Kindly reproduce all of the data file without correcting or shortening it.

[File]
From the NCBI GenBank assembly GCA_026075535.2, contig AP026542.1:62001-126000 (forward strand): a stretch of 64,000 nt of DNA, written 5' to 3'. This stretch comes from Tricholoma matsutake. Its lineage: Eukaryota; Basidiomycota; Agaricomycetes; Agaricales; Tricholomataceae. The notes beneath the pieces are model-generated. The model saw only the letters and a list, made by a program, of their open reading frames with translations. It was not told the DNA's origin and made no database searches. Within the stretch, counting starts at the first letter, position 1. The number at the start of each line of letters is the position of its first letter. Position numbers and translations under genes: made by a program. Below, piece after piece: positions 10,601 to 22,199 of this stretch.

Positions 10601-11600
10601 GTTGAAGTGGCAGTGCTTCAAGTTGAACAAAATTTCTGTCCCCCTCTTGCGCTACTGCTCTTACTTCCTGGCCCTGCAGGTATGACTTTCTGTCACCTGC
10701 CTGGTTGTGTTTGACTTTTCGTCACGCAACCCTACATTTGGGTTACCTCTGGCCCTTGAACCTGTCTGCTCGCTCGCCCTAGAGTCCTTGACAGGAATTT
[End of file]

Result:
From the NCBI GenBank assembly GCA_026075535.2, contig AP026542.1:62001-126000 (forward strand): a stretch of 64,000 nt of DNA, written 5' to 3'. This stretch comes from Tricholoma matsutake. Its lineage: Eukaryota; Basidiomycota; Agaricomycetes; Agaricales; Tricholomataceae. The notes beneath the pieces are model-generated. The model saw only the letters and a list, made by a program, of their open reading frames with translations. It was not told the DNA's origin and made no database searches. Within the stretch, counting starts at the first letter, position 1. The number at the start of each line of letters is the position of its first letter. Position numbers and translations under genes: made by a program. Below, piece after piece: positions 10,601 to 22,199 of this stretch.

Positions 10601-11600
10601 GTTGAAGTGGCAGTGCTTCAAGTTGAACAAAATTTCTGTCCCCCTCTTGCGCTACTGCTCTTACTTCCTGGCCCTGCAGGTATGACTTTCTGTCACCTGC
10701 CTGGTTGTGTTTGACTTTTCGTCACGCAACCCTACATTTGGGTTACCTCTGGCCCTTGAACCTGTCTGCTCGCTCGCCCTAGAGTCCTTGACAGGAATTT